Erin Maloney, Daniel Ansari and Jonathan Fugelsang – Outing math anxiety
Most of us can remember a conversation in which someone openly professes a dislike (or even hatred) of math, making statements such as, “I’m not a math person” or “I just don’t get math.” Our cultural dislike of math has become so mainstream that it has even infiltrated the toys that we give our children (e.g., Barbie dolls used to say, “Math class is tough” and t-shirts read, “I’m too pretty to do math”). Indeed, there are many negative attitudes and stereotypes that surround math and this is significant because when it comes to success in mathematics, attitudes matter.
As scientists trained in various facets of psychology and education, we’ve spent a notable amount of time working to understand how some of these negative attitudes and beliefs are related to success in math. We have been particularly interested in the role that math anxiety plays in math achievement. Math anxiety simply refers to feelings of fear, tension or apprehension that many people experience when they are engaging with math. While it may not be surprising that people experience math anxiety in traditionally high-pressure situations such as during exams, many people also report feeling a high level of anxiety during everyday math situations, such as calculating a tip at a restaurant or deciding whether they were given proper change after making a purchase.
Math anxiety is an important issue not only because the anxiety itself is unpleasant, but also because math anxiety actually causes students to perform worse in math than they would have if they had not been anxious. One of the main theories is that when students are anxious about math they experience negative thoughts and ruminations. Because mathematical reasoning requires a high degree of cognitive resources and because we only have a limited-capacity system, when students have to attend to these negative thoughts and ruminations, they are left with insufficient mental resources to perform their best in the math task at hand. In this respect, the anxiety is both unpleasant and detrimental for performance.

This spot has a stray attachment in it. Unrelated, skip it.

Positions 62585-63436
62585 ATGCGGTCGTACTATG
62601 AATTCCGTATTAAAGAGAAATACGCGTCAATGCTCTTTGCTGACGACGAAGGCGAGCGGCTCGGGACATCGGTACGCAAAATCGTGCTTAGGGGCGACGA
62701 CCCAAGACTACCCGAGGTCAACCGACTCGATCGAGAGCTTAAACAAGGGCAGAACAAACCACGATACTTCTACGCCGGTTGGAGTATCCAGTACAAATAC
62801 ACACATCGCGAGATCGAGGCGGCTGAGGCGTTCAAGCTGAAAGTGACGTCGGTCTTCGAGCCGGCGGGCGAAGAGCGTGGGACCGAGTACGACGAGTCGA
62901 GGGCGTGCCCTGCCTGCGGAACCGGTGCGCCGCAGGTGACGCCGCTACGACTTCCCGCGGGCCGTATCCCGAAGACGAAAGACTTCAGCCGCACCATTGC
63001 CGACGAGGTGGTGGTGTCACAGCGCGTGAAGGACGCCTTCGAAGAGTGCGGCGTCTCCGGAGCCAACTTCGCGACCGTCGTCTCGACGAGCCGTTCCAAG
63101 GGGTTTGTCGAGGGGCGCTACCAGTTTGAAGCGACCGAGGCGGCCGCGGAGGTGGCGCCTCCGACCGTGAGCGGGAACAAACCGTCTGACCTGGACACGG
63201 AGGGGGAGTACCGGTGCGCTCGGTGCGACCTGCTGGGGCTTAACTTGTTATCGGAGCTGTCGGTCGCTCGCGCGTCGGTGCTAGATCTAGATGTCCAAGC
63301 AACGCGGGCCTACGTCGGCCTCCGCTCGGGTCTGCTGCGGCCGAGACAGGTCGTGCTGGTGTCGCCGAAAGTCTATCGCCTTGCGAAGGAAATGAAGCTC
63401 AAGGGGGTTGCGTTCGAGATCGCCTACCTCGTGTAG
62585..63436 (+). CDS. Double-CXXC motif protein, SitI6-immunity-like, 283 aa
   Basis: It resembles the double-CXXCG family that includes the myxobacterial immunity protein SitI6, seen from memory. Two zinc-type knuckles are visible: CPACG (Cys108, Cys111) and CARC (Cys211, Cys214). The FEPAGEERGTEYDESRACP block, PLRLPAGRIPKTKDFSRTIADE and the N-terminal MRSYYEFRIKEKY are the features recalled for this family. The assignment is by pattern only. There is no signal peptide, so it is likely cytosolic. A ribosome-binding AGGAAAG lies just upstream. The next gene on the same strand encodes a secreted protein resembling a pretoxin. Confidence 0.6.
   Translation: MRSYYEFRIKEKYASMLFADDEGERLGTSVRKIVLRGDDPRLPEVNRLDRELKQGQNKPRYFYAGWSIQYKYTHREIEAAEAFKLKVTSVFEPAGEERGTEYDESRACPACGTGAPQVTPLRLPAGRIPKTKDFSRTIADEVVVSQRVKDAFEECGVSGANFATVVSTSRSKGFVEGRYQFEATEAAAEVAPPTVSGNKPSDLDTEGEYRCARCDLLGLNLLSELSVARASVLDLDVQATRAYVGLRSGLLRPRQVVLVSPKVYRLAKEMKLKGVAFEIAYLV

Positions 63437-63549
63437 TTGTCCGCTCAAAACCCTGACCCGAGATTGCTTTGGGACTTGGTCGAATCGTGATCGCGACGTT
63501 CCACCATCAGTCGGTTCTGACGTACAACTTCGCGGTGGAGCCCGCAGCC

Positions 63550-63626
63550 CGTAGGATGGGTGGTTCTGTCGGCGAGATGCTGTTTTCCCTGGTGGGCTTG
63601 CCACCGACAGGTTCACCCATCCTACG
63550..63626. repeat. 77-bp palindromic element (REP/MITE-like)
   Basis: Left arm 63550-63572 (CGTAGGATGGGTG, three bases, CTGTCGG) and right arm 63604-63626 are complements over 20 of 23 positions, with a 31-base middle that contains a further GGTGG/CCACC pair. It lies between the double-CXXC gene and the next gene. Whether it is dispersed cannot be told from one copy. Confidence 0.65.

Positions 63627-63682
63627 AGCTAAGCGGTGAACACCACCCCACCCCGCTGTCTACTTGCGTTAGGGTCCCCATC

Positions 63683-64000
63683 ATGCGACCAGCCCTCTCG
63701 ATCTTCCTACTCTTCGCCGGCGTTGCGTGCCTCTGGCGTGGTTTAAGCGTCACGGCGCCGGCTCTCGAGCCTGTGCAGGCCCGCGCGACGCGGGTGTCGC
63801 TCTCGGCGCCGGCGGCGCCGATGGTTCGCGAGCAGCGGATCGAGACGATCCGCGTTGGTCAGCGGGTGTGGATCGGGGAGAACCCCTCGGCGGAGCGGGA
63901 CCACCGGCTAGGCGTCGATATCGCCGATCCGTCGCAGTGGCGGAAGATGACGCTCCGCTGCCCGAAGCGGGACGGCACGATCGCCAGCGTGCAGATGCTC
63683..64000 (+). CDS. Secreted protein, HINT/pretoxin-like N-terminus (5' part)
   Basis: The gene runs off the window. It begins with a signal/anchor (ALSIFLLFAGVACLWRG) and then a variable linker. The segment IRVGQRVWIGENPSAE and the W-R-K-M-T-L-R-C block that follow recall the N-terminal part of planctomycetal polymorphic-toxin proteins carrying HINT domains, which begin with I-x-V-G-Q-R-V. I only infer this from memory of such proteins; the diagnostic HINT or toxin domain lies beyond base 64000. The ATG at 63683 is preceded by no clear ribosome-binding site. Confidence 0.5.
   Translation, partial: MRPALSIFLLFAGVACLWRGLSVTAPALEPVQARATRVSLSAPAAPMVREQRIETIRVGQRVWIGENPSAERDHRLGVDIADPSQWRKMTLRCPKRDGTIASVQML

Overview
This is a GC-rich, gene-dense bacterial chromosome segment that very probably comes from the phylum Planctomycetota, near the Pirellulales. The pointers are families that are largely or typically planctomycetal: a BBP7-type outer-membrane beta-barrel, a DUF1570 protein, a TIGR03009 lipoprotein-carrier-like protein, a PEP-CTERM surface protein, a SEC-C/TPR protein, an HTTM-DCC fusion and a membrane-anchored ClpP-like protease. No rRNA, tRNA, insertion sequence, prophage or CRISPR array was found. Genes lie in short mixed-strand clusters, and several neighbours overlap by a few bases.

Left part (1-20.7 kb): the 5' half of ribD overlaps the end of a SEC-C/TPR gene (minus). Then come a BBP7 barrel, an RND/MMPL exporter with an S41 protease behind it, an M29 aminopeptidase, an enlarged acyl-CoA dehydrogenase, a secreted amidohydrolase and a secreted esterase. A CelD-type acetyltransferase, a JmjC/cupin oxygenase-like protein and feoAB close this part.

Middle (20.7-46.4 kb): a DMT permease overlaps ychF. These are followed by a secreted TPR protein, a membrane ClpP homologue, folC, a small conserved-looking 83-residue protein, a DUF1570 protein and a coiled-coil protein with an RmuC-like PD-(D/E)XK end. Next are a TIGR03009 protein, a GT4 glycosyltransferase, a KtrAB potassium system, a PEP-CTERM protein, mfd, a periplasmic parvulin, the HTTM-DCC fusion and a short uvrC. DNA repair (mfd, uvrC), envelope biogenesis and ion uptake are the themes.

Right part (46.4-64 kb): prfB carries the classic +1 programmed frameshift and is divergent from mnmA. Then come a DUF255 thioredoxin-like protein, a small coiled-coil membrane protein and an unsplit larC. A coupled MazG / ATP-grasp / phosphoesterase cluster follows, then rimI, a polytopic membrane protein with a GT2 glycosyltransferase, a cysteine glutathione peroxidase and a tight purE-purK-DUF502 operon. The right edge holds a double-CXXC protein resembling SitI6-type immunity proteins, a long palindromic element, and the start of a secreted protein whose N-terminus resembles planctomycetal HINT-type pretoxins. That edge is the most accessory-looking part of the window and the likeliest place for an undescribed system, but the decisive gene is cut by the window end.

Math anxiety isn’t only associated with underperformance on math tests. Students who are anxious about math are also more likely to take fewer math courses, to do less homework in the classes that they do take, and are less likely to go into math-related careers. Estimates are that roughly 80% of college students and 25% of university students report high to very high levels of anxiety about math.
It is clear that numeracy and mathematics are important. It is also clear that anxiety about math can be a barrier to academic success. What do we do? Step one is identifying which students are math anxious — easily done through self-report questionnaires. In our own research we have found that students seem to have a great deal of insight into their own levels of anxiety about math. Once a student has been identified as being anxious about math, there are a number of promising strategies that can help to reduce the amount of anxiety that students feel when doing math and the negative impact of math anxiety on math performance. For example, simply teaching postsecondary students to engage in 15 minutes of focused breathing before a math test can lead to students feeling calmer and scoring higher (relative to their peers who don’t do the focused breathing). Another simple and easy-to-do strategy is expressive writing, where students write about their feelings regarding an upcoming math test. For those students who have high levels of math anxiety, writing about the math test for as little as seven minutes can lead to better performance on the test than had they not done the expressive writing.
Given the prevalence of math anxiety in our students, its impact on math performance and the promise of simple interventions, it’s important for those of us in higher education to be cognizant of this anxiety and the ways that we can help students reduce their anxiety and boost their math performance.
Erin Maloney is a senior researcher at HEQCO, Daniel Ansari is a professor at Western University and Jonathan Fugelsang is a professor at the University of Waterloo.